FIG. 7E discloses another embodiment where applicator tip 700E has two laser output apertures 738 and 740 and two fluid control apertures 742 and 744. Although this shows these located on the same side of the tip 700E, other locations are equally feasible, for example, having the output apertures located on the opposite of the tip 700E. Further, additional apertures may be included about the tip so as to reduce or eliminate the need for rotating the cannula 702 when outputting radiation and/or controlling fluid.

FIG. 7F discloses another embodiment of applicator tip 700F where optical fiber 724 has a wedge shaped termination 746 to spread the radiation from a front end 748. One or more fluid control apertures 750 are included in applicator tip 700E.

The present invention is further illustrated by the following examples, but is not limited thereby. Table 1 illustrates the various parameters used in operating the diode laser of the present invention to remove excess adipose tissues in the areas noted:

TABLE 1
Power [W] Time [sec] Energy [Joules] Nr. Of pulses
Lower  4 watts 2 sec  8 J 20-30
eyelids
Facial  6 watts 3 sec 18 J 40-70
Collar  7 watts 3 sec 21 J 40-70
Thorax 12 watts 3 sec 36 J 70+
Abdomen 15 watts 2 sec 30 J 70+
Thigh & 12 watts 3 sec 16 J 70+
buttock

Furthermore, this treatment is an out-patient alternative, minimally invasive, more elegant and with less risks and complications than current treatments. Although there is no need for hospitalization, it must be followed by a diet and physical ultrasound and lymphatic drainage. Results can be appreciated from about week 3 and final results achieved between weeks 6 and 10.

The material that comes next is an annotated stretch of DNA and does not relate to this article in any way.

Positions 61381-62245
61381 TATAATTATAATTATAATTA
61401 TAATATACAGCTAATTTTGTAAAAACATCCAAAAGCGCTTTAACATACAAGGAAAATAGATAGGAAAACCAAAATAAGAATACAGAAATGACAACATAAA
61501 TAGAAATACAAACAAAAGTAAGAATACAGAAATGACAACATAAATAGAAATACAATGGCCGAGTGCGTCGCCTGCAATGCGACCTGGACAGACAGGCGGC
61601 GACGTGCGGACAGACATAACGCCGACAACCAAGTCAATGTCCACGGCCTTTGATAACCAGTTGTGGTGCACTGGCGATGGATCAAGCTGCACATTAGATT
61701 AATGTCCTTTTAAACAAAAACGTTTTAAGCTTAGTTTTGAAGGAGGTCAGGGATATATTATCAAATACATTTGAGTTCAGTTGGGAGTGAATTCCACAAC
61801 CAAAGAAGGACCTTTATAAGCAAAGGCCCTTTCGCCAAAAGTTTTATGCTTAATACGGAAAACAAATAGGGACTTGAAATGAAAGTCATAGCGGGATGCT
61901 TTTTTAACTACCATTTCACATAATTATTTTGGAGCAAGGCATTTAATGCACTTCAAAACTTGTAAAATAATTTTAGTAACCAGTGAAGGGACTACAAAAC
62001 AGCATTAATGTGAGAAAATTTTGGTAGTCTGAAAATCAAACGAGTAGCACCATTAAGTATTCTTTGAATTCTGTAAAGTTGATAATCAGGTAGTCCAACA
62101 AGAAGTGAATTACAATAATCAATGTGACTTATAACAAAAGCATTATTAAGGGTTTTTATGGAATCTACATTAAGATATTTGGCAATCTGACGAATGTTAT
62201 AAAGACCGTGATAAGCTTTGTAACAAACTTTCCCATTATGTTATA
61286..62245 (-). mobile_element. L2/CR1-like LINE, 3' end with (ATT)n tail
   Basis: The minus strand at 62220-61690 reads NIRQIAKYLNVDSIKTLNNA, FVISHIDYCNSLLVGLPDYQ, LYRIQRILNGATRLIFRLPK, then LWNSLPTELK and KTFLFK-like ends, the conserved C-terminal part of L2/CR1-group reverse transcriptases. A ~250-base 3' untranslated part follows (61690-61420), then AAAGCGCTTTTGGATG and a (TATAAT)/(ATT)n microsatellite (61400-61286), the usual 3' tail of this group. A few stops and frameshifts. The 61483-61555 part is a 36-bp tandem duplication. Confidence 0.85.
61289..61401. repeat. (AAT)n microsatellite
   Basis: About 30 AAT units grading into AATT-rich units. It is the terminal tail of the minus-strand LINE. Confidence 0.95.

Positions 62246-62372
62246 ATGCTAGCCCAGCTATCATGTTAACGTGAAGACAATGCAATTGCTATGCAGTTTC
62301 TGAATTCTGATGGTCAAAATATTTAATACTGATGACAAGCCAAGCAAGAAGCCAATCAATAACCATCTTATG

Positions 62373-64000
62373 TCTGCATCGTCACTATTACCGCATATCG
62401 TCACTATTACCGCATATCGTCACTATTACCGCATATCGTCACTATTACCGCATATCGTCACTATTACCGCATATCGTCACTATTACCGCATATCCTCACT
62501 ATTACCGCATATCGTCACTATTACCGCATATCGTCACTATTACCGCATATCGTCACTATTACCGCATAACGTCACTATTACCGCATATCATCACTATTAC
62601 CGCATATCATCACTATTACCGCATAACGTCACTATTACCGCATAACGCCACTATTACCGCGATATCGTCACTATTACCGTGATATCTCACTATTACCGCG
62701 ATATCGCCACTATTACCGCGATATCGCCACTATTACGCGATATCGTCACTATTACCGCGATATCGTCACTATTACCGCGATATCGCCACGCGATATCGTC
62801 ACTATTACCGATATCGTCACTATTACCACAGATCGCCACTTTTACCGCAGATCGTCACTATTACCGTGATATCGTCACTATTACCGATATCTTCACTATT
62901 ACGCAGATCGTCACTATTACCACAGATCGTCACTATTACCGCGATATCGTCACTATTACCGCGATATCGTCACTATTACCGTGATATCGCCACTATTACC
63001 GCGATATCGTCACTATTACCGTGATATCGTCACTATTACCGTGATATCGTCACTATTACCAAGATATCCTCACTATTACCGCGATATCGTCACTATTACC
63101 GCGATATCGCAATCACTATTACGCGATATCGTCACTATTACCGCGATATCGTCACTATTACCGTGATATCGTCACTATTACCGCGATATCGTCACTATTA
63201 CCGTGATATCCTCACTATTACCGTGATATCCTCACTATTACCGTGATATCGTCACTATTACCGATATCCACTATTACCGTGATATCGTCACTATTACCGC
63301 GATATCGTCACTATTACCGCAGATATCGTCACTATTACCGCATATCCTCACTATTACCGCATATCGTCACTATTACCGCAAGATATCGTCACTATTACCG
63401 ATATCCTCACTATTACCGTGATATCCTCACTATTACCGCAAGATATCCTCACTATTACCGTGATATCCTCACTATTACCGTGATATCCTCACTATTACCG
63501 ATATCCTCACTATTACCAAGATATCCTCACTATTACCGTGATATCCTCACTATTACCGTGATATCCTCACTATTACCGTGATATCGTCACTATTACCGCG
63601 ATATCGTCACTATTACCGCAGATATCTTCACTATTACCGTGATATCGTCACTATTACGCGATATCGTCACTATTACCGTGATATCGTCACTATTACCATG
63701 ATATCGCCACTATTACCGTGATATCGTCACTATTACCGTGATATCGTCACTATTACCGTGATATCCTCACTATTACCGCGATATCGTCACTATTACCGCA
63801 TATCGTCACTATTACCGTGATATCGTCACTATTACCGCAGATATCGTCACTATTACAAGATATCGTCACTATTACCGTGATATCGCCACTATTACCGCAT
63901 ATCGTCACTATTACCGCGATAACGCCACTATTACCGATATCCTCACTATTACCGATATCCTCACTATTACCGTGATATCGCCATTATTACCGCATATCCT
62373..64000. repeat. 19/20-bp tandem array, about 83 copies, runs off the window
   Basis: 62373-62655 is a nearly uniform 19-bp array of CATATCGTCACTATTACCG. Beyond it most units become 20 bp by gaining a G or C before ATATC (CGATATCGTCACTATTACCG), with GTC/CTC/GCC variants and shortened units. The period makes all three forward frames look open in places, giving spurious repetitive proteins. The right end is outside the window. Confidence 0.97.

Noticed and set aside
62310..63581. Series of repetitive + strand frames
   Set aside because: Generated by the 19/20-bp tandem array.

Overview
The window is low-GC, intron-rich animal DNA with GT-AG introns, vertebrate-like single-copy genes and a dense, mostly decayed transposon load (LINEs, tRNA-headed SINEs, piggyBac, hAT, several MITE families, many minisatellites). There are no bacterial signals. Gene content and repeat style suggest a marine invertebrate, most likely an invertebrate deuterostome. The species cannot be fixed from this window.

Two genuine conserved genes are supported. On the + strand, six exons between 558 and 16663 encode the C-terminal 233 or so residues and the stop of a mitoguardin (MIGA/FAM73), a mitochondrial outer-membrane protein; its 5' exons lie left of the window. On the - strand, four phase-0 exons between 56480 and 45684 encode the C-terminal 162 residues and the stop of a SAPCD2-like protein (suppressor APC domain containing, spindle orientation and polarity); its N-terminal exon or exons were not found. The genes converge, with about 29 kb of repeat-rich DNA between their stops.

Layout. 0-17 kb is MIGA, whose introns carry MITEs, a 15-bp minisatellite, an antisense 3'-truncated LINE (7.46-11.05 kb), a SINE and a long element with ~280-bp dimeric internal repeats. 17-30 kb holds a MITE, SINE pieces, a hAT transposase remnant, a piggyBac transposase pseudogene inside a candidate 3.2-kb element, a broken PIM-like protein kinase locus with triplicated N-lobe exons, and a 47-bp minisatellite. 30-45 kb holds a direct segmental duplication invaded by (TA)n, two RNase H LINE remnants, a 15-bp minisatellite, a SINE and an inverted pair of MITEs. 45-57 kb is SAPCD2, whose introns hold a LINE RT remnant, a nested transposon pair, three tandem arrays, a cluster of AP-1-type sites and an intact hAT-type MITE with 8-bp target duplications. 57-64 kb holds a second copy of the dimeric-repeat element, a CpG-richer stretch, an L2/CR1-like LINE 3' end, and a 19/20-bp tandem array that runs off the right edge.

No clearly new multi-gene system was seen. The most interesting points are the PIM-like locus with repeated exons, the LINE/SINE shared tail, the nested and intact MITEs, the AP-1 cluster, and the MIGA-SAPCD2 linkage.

EXAMPLE 1

FIGS. 1A and 1B illustrate by photographs the before and after appearance of lower eyelids treated by the method and device of the present invention as example of effective treatment of the present invention.

The laser energy is delivered through a disposable fiber optic directly into the sub-dermal tissue. This tissue is composed of adiposities and structural tissues irrigated by small arteries, veins and lymphatic. In the lower eyelids, the laser is pulsed 20 to 30 times at a power of 4 W delivering 8 Joules at 2 seconds per pulse.

The radiation of the Biolitec® 980 nm laser is selectively absorbed by the sub-dermal tissue which is surrounded by saline solution. By thermal effect (980 nm radiation is highly absorbed by water) the adipose membranes are destroyed. For example, using 15 watts for 3 seconds (45 Joules) the temperature reached on the tip of the fiber is around 100° C. which is transmitted by the tumescent anesthesia diffusing and reducing the temperature to 70° C.±10° C. It is thus considered that a minimum temperature of 50° C. must be present to denature the cells' proteins and preferably the temperature of the cells being treated is in the range of 70° C.±10° C. Moving the laser fiber back and forth, a 2 cm penetration with fat tissues dissociation is achieved.

EXAMPLE 2

FIGS. 5A and 5B illustrate by photographs the before and after appearance of the dorsal area treated by the method and device of the present invention as an example of effective treatment of the present invention.

The laser energy is delivered through a disposable fiber optic directly into the sub-dermal tissue. This tissue is composed by adiposities and structural tissues irrigated by small arteries, veins and lymphatic. In the thorax area, the laser is pulsed more than 70 times at a power of 12 watts, 36 Joules at 3 seconds per pulse.